When you make assistant referees your new hobby…

Date published: Friday 25th January 2019 9:14

The Premier League currently uses 28 assistant referees. How many can you name?

(Waiting. . .)

(Still waiting. . .)

(Taking the time to fry an egg. . .)

I got only one – Sian Massey – and even that was wrong, because her name is now Sian Massey-Ellis. If you got five or more, I’m really impressed. If you got all 28, I worship you, but you might want to rethink your life a bit. Besides, how many of those names can you match with their faces?

For central referees, in contrast, names and faces are no problem. For a short while I confused Andre Marriner and Neal Swarbrick, and I still occasionally think Paul Tierney is Stuart Attwell, but even when they all shave their heads, we know Lee Mason from Anthony Taylor from Mike Dean from Roger East. (Simon Hooper’s the new baldie on the block, and I think I’ve got him straight now.)

Of course, the reason we recognise the guys with the whistles is that we hear/see their names/faces all the time. Television commentators mention the ref’s name several times a match: “Michael Oliver says no penalty”, “He’s given Kevin Friend a decision to make”, “Craig Pawson gets us started”, and so on. The name is usually accompanied by a camera close-up. On the other hand, assistants might get their names mentioned once at the beginning, where we see them as a pair, not as individuals. Even with two hours of match coverage, we’re almost never told which is which. One senses they’re not actually people, just bipeds with flags.

To show you how far this can go, take last weekend’s match between Watford and Burnley. With the score 0-0 in the 92nd minute, Dwight McNeil of Burnley took a hard shot at goal. Ben Foster spilled it, and Chris Wood put in the rebound for the winner. But the assistant referee had raised his flag, and the goal was chalked off. Replays showed that in fact Wood had been onside. The erroneous ruling had decided the match.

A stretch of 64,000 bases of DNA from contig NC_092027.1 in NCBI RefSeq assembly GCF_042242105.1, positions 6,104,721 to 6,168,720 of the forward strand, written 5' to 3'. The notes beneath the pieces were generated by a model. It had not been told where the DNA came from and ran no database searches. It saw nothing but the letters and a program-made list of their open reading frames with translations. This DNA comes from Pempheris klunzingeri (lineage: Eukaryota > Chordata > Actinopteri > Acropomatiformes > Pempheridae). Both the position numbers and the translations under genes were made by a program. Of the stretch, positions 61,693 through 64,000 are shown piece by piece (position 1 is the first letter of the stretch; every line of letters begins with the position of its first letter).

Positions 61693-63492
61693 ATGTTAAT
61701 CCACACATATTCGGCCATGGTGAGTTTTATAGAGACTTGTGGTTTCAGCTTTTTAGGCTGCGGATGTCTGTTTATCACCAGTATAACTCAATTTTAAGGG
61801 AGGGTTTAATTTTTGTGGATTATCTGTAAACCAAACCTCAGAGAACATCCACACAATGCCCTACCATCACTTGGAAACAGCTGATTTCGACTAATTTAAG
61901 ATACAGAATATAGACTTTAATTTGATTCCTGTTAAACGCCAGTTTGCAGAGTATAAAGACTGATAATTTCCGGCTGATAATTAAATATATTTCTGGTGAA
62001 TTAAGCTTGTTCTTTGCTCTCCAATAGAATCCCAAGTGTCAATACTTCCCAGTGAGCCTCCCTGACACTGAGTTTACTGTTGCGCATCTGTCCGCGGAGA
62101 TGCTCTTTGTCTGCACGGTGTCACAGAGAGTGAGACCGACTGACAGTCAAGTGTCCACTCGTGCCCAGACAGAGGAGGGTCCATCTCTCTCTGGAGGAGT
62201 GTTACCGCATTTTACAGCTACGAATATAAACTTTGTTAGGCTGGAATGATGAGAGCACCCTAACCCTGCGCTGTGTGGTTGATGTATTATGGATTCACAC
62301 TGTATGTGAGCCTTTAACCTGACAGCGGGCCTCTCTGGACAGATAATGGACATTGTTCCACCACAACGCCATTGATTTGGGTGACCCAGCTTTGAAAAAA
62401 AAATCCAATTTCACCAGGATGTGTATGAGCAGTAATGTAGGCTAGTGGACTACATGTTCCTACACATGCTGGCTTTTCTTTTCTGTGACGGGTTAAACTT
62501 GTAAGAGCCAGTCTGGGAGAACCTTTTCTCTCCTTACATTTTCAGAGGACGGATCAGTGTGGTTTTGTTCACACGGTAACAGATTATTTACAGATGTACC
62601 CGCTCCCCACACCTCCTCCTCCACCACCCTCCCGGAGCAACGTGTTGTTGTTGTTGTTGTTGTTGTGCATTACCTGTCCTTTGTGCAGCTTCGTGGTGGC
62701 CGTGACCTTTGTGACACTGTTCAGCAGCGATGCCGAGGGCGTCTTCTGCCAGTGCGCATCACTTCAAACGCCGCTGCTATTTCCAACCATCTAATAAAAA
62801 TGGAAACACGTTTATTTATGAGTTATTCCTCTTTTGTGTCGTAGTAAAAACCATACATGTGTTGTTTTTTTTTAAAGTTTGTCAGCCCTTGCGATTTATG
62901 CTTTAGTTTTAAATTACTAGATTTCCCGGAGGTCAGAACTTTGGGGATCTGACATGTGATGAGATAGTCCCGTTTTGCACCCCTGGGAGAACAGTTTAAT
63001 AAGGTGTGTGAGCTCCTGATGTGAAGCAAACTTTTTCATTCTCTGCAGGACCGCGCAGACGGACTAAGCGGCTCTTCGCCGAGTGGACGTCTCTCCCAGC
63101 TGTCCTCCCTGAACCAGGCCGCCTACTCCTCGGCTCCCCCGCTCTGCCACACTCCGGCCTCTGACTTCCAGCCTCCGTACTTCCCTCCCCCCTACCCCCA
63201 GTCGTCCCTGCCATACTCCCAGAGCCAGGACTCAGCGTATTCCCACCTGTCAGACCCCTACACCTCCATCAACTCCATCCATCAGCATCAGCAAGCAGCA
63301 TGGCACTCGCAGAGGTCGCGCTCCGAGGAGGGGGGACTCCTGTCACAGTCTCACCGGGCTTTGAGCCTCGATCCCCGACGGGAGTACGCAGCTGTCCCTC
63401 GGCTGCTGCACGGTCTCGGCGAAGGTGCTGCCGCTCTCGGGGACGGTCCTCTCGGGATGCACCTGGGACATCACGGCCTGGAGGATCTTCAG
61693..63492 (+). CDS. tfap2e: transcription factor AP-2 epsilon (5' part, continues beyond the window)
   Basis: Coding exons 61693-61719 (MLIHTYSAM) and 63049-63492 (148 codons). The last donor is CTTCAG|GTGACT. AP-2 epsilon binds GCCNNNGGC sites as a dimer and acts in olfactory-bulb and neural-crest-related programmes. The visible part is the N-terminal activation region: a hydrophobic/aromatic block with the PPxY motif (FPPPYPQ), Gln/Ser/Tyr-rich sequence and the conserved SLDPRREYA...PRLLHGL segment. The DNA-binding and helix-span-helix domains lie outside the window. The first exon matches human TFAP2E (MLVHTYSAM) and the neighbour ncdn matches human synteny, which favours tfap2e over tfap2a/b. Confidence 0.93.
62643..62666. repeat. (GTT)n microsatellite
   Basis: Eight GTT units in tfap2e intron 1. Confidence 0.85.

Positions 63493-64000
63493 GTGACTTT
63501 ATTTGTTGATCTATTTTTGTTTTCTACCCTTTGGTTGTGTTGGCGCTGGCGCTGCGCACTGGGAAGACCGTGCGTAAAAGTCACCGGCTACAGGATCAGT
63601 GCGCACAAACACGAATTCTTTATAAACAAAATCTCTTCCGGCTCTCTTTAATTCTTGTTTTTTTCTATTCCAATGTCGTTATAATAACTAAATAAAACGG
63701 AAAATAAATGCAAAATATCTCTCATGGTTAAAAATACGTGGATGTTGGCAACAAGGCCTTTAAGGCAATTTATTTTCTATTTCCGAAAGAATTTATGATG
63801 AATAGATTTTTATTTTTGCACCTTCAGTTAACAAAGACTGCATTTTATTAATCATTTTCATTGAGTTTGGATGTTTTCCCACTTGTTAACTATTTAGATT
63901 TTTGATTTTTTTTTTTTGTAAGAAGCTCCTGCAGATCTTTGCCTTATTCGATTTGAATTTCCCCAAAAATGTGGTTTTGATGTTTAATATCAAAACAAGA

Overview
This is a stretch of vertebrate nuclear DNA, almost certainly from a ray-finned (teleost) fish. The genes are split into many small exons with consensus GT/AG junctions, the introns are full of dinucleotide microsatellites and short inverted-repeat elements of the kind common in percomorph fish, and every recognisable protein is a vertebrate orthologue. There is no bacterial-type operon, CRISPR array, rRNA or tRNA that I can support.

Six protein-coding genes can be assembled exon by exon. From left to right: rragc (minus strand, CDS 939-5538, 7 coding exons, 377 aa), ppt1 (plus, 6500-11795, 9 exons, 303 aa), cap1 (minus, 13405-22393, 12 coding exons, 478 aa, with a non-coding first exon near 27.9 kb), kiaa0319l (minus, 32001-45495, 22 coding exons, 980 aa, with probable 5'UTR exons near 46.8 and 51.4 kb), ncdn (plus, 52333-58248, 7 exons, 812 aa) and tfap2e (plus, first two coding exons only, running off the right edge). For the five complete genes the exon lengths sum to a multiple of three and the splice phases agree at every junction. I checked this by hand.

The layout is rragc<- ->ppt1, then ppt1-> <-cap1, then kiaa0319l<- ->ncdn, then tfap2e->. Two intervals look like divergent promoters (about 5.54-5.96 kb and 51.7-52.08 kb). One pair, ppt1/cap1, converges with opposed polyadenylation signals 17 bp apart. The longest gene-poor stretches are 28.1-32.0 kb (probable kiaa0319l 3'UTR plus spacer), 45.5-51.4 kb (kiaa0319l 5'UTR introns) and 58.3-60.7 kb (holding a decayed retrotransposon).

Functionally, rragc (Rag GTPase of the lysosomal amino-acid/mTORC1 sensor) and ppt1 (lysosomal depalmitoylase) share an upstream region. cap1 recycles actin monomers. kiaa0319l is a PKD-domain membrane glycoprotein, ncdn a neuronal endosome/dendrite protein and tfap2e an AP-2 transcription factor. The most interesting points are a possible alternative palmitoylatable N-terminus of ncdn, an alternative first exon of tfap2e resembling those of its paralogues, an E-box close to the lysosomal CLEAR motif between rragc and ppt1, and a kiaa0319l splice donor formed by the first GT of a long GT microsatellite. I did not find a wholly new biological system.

Surely this was an appropriate time, if ever, to consult the media guide and reveal the responsible party. And yet, the television commentators never mentioned the assistant ref’s name, even when the camera showed him close up. What’s more, none – that’s right, none – of the published match reports mentioned his name either. Even the two Burnley papers, both of which gave prominent place to the decision, were silent. Were they above such petty details? Too lazy to look it up? Protecting someone’s secret identity?

For the record, it was Simon Bennett. I know this because I found the assistant refs’ names on the official Premier League report, and used Google Images to find the right one. Even then, I had to scroll down through several Simon Bennetts, one of whom was a confessed murderer, before I found the recognisable face.

The Premier League itself connives with this anonymity. At the beginning of the season, the league issued an online press release announcing two new referees, David Coote and Simon Hooper, and two new assistants, Neil Davies and Dan Robathan. The release was accompanied by big pictures of Coote and Hooper, both looking extremely referee-like. Davies and Robathan? Nowhere to be seen.

It seems unfair, somehow. These guys have to stay in shape just like the central refs, and have to pass just as rigorous tests to get to the top flight. We’ve seen enough tight replays to know how hard the job is, and they do get most of the close calls right. The least we can do is find out who’s helping to bring us the football we so enjoy.

At the same time, the average football fan mainly wants to know a ref’s name so he’ll know exactly who he’s barracking. The local papers generally tell you the referee for the upcoming match, whereupon the message boards fill with appropriate expletives for his repeated failure to award stonewall penalties. So maybe the assistants are better off in the shadows. And luckily for them, we seem to be content with slagging off the main men. Let’s face it: if the names of the assistant referees really mattered to us, we’d bother to learn them.

And while we may not have the names, we do at least have the faces. There they are, looking stern or assured or sorrowful as they flourish their flags at rigid angles. I’m sure you have your favourites just like mine. There’s the guy with the beard like Mephistopheles, the young guy with the squarest chin in England, the bald guy with the bright eyes, the guy who you can’t tell apart from Lee Probert, the short guy with the receding hairline and chipmunk face, and the tall thin guy with the grey hair who inclines his head severely, as if to give the call an exclamation point.

So maybe the names aren’t important. And maybe in a world where we’re drowning in information, a little ignorance can be a pleasant change of pace, even a blessing. And if all else fails, there’s always Sian Massey-Ellis. Still, now that I know the name Simon Bennett, and which one he is (the guy who cocks his head with a harsh, satisfied stare, like a policeman who’s caught a major drug dealer) there’s that temptation to go a bit farther, you know what I mean? Not all 28, of course, but just a few more here and there?

Okay, I’ve got the Premier League Official Select Group List and the browser set to Google Images. Mephistopheles is Stephen Child, the chin guy is Ian Hussin, bright-eyes is Simon Long – I can quit any time I want, really…

Peter Goldstein

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